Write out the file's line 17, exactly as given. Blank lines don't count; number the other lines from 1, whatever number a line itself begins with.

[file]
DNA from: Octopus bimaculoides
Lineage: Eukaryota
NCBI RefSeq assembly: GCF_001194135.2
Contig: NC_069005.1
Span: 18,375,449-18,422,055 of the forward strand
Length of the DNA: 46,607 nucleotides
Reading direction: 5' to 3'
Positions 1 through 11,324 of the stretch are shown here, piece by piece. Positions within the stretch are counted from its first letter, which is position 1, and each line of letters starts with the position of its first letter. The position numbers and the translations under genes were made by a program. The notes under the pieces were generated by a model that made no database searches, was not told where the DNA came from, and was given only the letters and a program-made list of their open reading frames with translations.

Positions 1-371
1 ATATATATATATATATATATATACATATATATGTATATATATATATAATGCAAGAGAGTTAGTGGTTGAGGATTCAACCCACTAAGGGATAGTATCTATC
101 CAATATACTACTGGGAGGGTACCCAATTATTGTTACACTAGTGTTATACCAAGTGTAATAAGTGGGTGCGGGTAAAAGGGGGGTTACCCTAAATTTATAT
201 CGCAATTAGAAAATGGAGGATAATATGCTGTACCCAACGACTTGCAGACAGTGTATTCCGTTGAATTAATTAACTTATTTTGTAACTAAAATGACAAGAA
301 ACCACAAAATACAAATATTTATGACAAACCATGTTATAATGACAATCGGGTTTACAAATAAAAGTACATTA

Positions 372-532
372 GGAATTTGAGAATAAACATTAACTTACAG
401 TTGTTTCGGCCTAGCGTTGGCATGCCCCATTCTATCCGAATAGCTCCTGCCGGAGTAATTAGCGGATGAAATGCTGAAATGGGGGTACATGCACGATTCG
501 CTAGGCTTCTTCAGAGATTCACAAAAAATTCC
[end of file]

501 CTAGGCTTCTTCAGAGATTCACAAAAAATTCC